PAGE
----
TIDY makes it easier to maximize your rental income by automating cleaning turnovers and simplifying the generation of invoices for either tenants or vendors. You can also quickly integrate TIDY with Hostaway and other helpful applications to stay up-to-date with all your current tenants, maintenance requests, and turnovers from one centralized location.

14. Handle Evictions Properly

Be sure to follow all the legal procedures for evictions according to the laws in your area. Each state has different timelines and rules for evicting tenants who fail to pay rent, so learn the laws before proceeding.

In most states, tenants are allowed three to 10 days to pay rent before a landlord can send a notice to quit. Be aware that failing to follow prevailing eviction laws can lead to liabilities, such as a potential lawsuit from the tenant or court-mandated payment of damages.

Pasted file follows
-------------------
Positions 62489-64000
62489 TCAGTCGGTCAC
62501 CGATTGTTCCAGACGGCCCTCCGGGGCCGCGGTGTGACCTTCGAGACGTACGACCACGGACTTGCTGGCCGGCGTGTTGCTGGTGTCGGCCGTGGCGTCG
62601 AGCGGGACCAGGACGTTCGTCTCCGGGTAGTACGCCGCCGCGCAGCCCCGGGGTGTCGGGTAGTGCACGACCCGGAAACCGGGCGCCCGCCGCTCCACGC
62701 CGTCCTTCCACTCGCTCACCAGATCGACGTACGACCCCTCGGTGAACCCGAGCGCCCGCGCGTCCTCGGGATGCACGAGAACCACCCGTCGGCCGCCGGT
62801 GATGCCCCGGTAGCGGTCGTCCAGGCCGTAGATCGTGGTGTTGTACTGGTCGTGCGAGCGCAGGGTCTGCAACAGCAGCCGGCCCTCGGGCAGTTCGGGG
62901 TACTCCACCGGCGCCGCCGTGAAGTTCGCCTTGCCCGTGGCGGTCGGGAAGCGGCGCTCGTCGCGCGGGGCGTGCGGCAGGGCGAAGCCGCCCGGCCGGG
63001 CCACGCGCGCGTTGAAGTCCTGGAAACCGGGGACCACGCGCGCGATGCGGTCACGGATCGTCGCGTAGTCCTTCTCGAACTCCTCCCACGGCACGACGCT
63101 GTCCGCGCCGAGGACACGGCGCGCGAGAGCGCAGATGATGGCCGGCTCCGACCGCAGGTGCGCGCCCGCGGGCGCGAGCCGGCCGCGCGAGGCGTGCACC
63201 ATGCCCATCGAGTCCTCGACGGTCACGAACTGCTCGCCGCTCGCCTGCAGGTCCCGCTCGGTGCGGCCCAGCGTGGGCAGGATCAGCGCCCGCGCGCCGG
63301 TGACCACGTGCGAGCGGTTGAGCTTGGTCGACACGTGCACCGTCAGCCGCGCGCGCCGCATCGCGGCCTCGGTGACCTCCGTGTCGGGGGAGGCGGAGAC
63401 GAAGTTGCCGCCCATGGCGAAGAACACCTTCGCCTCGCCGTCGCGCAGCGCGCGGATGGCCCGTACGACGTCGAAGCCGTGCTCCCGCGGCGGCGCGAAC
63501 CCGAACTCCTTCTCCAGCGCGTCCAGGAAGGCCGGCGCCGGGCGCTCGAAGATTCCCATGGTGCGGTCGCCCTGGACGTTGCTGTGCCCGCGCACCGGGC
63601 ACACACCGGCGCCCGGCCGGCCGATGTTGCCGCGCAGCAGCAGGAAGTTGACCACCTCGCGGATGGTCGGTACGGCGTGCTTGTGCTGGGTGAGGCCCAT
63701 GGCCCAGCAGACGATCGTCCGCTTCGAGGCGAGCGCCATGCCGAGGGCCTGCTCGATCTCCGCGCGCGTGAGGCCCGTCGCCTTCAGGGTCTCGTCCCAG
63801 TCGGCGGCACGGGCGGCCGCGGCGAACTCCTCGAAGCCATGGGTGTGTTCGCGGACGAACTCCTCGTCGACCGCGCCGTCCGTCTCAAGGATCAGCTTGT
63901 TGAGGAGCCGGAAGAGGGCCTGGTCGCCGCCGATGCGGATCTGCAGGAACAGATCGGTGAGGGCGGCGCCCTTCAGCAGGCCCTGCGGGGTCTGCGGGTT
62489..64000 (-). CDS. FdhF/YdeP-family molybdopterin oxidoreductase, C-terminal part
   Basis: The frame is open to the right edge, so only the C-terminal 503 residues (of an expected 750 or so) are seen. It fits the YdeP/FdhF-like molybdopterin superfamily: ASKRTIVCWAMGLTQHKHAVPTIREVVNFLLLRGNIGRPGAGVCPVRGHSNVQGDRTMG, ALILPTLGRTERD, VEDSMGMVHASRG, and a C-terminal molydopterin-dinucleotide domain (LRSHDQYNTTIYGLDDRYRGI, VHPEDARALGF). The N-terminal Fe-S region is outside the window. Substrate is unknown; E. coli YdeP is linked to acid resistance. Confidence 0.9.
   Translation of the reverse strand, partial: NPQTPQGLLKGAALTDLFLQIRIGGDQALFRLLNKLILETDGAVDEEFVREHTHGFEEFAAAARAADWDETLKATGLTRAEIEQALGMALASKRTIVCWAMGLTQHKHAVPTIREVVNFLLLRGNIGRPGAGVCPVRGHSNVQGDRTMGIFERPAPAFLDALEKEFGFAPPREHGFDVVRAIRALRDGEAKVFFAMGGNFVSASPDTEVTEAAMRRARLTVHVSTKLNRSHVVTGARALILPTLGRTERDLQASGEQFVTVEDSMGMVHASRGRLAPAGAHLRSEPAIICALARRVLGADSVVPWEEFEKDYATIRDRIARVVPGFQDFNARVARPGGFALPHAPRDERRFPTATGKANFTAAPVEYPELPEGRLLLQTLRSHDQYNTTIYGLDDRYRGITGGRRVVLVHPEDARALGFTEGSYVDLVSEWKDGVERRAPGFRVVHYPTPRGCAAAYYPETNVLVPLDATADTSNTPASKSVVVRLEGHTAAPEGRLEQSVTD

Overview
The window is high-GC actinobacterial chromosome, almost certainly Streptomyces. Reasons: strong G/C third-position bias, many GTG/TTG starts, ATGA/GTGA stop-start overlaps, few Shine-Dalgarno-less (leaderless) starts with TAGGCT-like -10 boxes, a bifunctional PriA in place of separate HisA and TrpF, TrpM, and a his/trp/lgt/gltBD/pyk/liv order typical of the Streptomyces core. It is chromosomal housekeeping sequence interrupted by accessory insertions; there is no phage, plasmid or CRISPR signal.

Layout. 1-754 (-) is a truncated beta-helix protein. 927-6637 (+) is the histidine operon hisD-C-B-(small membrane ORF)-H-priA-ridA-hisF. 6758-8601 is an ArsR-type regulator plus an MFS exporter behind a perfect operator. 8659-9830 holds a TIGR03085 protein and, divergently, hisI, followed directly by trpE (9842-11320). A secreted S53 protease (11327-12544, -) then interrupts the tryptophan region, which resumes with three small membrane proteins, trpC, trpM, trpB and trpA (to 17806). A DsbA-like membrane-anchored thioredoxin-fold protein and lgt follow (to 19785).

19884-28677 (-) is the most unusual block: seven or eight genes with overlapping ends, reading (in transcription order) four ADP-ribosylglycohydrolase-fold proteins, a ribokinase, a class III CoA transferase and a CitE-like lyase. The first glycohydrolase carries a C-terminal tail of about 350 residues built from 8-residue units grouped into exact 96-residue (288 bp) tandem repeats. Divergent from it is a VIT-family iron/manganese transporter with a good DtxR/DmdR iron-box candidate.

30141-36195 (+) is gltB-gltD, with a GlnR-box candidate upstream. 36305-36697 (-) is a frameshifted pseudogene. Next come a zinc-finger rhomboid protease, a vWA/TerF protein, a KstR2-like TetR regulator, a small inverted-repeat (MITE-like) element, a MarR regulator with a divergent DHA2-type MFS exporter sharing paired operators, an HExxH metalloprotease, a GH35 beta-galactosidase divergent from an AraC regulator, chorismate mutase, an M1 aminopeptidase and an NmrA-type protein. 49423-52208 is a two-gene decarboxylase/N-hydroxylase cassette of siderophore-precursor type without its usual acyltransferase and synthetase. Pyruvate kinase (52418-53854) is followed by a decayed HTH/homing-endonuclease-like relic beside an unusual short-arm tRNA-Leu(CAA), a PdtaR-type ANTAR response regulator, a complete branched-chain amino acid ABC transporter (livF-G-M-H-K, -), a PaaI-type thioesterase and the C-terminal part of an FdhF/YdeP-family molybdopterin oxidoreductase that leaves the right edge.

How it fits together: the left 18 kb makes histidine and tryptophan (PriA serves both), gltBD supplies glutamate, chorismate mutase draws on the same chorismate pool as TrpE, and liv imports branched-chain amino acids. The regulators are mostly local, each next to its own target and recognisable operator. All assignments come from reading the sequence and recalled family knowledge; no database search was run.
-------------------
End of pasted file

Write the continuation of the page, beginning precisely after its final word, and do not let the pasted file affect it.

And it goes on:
15. Get Help When You Need It

Navigating the challenges of professional property management isn’t always easy, so don’t hesitate to seek advice or assistance when needed.

Explore hiring one or more part-time leasing agents to process rental applications and deposit rent payments. You should also consider hiring experienced groundskeepers to conduct daily property inspections, perform preventative maintenance, and keep the premises in good condition for tenants.

Entering a property management role can be a lot of work, so there's no reason to do everything yourself.

Get Help From the Cleaning and Maintenance Experts

If you’re looking for expert maintenance and cleaning support to simplify your property management duties, TIDY is here to help. Our app makes setting up automated cleaning and maintenance schedules easy, saving you time speaking with vendors on the phone. Best of all, TIDY provides 24/7 concierge support, helping create customized workflows or quickly answering any questions and concerns you may have.

When you’re ready to learn more about how TIDY can simplify property management, create an account with us to get started.